Just under 11 percent of people who have signed up for health insurance on the federally-run Obamacare marketplace are Latino, according to data released Thursday by the Health and Human Services Department. The figure suggests the administration fell short in its efforts to communicate about Obamacare to Latinos, who have the highest uninsured rates of any racial or ethnic group in the U.S. (29 percent).
Mayra Alvarez of the HHS office of minority health told reporters Thursday that helping 400,000 Latinos get coverage represented an "important step forward." However, she added, "We recognize there is more work to do."
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Alvarez also pointed out that the demographic data is not complete -- for one thing, it only represents enrollment in the federally-run Obamacare marketplaces. Fourteen states -- including some with large Latino populations, like California -- ran their own marketplaces. Furthermore, the demographic data released Thursday came from the 69 percent of enrollees who voluntarily reported that information.
Most enrollees in the federally-run marketplace, 62.9 percent, are white. Another 16.7 percent are African Americans, 10.7 percent are Latino, 7.9 percent are Asian; 1.3 percent are multiracial; 0.3 percent are American Indian/Alaska Native, and, 0.1 percent are Native Hawaiian/Pacific Islander.
The administration and its allies made a conscious effort to reach out specifically to the Latino community, by partnering with Spanish-language media and launching CuidadoDeSalud.gov -- a Spanish-language version of HealthCare.gov. They also staffed call centers with Spanish-speaking representatives and partnered with community leaders in Latino neighborhoods.
Alvarez noted there were some "unique challenges" in reaching out to the Latino community. For instance, there were concerns among some families that applying for health insurance could put undocumented family members at risk. Alvarez said the administration tried to allay those concerns on CuidadoDeSalud.gov and elsewhere.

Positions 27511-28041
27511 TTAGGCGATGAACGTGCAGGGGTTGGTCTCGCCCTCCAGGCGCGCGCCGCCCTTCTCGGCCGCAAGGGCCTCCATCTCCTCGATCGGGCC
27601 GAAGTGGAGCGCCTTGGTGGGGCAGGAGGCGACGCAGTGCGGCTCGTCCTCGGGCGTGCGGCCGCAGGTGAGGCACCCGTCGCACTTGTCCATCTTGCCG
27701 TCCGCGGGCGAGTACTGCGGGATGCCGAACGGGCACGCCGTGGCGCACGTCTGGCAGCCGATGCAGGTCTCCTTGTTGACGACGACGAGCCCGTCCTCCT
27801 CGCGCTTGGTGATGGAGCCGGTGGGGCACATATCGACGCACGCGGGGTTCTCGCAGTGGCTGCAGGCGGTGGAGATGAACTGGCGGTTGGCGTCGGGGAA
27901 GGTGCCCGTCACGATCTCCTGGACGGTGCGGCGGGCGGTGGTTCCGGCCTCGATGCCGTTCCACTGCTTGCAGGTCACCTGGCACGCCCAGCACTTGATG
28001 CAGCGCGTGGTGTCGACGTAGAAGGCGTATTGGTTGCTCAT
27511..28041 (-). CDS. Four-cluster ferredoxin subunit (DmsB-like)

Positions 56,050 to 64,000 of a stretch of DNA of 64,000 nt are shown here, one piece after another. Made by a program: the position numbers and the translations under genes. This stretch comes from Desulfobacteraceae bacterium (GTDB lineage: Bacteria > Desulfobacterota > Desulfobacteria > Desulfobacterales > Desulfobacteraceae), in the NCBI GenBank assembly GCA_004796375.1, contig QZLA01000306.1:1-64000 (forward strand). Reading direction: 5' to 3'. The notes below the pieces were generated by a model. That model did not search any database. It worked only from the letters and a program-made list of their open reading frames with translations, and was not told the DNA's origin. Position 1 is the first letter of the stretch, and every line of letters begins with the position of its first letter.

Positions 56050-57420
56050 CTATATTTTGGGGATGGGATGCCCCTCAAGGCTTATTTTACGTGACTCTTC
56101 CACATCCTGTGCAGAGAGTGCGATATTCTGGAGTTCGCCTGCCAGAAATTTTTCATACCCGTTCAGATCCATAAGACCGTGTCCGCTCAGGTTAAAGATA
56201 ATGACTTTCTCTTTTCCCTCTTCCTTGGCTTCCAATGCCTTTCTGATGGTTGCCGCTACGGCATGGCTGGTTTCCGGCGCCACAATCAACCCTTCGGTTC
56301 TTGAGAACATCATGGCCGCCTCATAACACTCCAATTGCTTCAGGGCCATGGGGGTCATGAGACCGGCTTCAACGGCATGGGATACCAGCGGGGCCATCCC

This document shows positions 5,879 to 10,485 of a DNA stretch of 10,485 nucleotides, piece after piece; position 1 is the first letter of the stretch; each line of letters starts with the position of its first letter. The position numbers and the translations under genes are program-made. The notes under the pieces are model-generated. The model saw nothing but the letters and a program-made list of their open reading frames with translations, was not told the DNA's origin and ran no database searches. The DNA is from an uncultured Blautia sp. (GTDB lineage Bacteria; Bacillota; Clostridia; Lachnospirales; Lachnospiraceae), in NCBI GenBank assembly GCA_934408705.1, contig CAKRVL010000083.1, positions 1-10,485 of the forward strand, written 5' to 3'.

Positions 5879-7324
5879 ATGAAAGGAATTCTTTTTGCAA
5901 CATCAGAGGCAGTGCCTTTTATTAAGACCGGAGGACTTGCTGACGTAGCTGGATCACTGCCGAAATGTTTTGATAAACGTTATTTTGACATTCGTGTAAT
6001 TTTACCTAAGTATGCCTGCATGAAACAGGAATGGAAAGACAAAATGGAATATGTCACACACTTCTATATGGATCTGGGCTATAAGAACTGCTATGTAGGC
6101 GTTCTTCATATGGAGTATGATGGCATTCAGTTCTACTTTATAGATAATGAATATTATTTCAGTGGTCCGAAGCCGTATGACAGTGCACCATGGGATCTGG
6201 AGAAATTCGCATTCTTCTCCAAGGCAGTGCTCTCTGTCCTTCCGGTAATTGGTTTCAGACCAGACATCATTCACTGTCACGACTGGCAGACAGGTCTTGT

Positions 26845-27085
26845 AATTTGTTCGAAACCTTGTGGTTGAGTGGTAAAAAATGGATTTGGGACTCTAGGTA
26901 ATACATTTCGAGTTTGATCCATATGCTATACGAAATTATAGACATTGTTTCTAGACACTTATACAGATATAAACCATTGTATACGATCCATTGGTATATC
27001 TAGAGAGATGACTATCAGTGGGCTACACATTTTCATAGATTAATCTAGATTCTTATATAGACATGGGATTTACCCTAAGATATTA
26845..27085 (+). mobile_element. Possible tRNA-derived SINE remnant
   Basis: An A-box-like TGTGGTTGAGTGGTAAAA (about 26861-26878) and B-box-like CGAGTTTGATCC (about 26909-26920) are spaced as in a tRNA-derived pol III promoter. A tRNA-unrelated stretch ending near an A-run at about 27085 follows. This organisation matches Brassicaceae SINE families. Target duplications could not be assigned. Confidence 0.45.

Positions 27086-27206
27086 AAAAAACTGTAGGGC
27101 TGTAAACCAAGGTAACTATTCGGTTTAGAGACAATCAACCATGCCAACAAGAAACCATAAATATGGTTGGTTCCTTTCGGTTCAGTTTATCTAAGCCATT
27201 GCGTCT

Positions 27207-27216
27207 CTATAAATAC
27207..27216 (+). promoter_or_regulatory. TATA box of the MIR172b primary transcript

Alvarez said that partnering with "trusted resources" like community-based organizations proved to be the most effective. Next year, she said, those 400,000 who are now enrolled in Obamacare will serve as "an important network of communicators."
The HHS on Thursday also confirmed, as President Obama had announced earlier, that more than 8 million people ultimately enrolled in an Obamacare plan during the six-month open enrollment period. Young adults (those between the ages of 18 and 34) accounted for 2.2 million of the enrollees (or 28 percent).
HHS also announced that more than 4.8 million additional individuals enrolled in Medicaid and
the Children's Health Insurance Program (CHIP) through the end of March 2014, compared to enrollment before the Marketplace opened last October.
"Together we are ensuring that health coverage is more accessible than ever before, which is important for families, for businesses and for the nation's health and wellbeing," HHS Secretary Kathleen Sebelius said in a statement.